Tuesday, 6 November 2007

Children of the Revolution

Across the pond in the USA the Writer's Guild of America are on strike, and have been since the start of the month. There's various reasons why the writer's union has chosen to picket, but the key factor is - maybe not surprisingly - money.

The writers of America want a bigger slice of the pie when it comes to DVD sales, and a cut of internet download profits (they currently get... well, nothing, and considering the size of the American conglomerates we're talking about, that's just sick and perverse and totally unfair).

If you think that the writers are just being plain greedy, wanting more than they currently get, then you don't understand the reasons behind the strike. Because for every successful writer out there currently employed and earning the bucks, there's somebody else who's not. Somebody who has a family to provide for, bills to pay. And it's those people that this strike is for - the vulnerable who need insurence and trust for the work that they write.

Joss Whedon sums the situation up nicely, commenting that the strike is for future generations who might not benefit from their work and the royalties that spin off from them. Here's a great post that Joss left on his official site:


Sick as a dog but proud as a noble and much healthier dog, I made my way to the picket lines outside of Fox studios today. I’m really glad I did. In addition to carrying the banner, it was a chance to talk with other writers, get more perspectives and more information about what’s happening, and to see a surprising number of old friends. David Fury and Mere Smith were there, as well as many non-mutant enemies that I know.

We were all caught in that giddy first burst of solidarity and fear. Nobody thinks this is going to be easy. But everybody there knows that, as things stand, it has to be.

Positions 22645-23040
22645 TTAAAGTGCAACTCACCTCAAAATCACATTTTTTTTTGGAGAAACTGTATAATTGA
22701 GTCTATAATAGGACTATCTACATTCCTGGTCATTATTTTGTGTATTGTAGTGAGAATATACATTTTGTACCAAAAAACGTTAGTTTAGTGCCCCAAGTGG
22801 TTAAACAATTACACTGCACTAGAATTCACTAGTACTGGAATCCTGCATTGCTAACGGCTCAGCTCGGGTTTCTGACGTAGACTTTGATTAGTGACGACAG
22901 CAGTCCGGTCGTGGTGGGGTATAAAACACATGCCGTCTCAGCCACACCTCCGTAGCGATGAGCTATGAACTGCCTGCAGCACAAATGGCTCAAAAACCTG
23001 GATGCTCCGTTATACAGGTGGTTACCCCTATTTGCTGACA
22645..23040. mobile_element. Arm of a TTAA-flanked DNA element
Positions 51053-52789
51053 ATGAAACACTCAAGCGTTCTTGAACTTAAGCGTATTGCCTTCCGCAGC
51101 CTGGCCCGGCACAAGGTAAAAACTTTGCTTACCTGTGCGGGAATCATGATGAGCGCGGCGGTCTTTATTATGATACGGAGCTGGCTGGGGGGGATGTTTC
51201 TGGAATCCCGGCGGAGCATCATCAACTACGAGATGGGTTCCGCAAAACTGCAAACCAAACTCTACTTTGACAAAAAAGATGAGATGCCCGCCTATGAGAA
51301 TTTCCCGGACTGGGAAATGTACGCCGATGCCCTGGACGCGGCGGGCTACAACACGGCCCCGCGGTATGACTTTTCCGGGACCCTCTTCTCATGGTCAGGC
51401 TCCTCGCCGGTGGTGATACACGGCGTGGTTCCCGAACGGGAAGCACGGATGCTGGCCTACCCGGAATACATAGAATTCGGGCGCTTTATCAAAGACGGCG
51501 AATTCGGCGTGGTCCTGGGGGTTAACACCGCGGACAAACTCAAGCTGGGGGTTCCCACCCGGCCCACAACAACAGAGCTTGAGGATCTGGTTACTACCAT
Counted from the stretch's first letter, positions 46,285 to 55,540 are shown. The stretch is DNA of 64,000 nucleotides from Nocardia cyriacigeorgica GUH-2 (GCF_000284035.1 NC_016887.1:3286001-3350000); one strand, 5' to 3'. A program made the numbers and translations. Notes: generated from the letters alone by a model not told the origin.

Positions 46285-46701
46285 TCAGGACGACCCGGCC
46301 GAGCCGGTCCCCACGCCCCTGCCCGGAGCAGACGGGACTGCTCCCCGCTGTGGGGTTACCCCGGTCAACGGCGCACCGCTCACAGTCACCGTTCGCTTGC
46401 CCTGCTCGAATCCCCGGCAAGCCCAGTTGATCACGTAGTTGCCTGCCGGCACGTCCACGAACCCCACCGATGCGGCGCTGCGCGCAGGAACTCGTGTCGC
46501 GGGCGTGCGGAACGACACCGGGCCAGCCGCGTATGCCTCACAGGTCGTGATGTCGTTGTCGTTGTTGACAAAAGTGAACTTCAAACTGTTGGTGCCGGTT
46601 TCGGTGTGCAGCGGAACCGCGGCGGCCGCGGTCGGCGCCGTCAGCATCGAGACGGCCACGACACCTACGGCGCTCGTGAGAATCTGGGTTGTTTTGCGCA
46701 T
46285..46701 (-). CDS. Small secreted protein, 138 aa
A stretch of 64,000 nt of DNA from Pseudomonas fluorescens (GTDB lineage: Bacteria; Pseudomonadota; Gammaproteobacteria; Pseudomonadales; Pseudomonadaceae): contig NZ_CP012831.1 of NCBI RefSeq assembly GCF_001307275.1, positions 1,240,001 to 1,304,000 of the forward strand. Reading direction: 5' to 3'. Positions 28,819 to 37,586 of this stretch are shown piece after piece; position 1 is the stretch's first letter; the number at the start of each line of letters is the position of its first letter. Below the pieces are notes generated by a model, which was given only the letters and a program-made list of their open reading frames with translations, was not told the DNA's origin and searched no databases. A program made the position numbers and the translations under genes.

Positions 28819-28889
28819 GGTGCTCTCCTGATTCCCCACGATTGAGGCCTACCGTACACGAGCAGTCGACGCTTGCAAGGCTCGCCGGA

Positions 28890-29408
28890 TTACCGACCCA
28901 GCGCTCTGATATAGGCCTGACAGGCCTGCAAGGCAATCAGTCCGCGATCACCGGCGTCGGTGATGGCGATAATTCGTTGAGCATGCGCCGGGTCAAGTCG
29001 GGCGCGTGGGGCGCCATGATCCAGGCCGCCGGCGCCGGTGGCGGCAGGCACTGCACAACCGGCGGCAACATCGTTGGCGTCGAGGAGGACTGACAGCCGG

A particularly gratifying and unexpected sight was that of Aly and Alexis, along with Cobie Smulders, marching shoulder to shoulder with the HIMYM scribes. Aly and Alexis even brought boxes of candy bars to hand out to the flagging marchers (actually, I was the only one who appeared to be flagging – even the pregnant writer outlasted me). Mere told me young Boreanaz had also been there earlier that day. I was really touched, but my actor-friends were very matter-of-fact about the whole thing.

They understand that the issues at hand affect the future of the entire creative community here, and that the writers, by virtue of being first, will set a precedent that affects all the guilds. That is why we writers have to be firm, intractable and absolute in our dedication to getting a fair deal. And that’s all we’re talking about: a fair deal. For us, and for generations of artists to come.

Sounds pretty damn pompous, no? “Generations to come…”? Yeesh. But it’s true. Our culture, our government, our corporate structures have all gotten pretty used to taking care of ourselves at the expense of our children and their children. Part of this is simple greed, part is immediate practicality trumping long-view perspective, and part is perfectly understandable fear.

It’s easier to take what you’e given, not protest, not make a fuss. A lot of people will suffer grievously if this strike isn’t quickly resolved, and the men and women who voted for it know that. But like so many things – our eco-system being the most obvious – if we don’t make it work now, what’s to come will be much worse.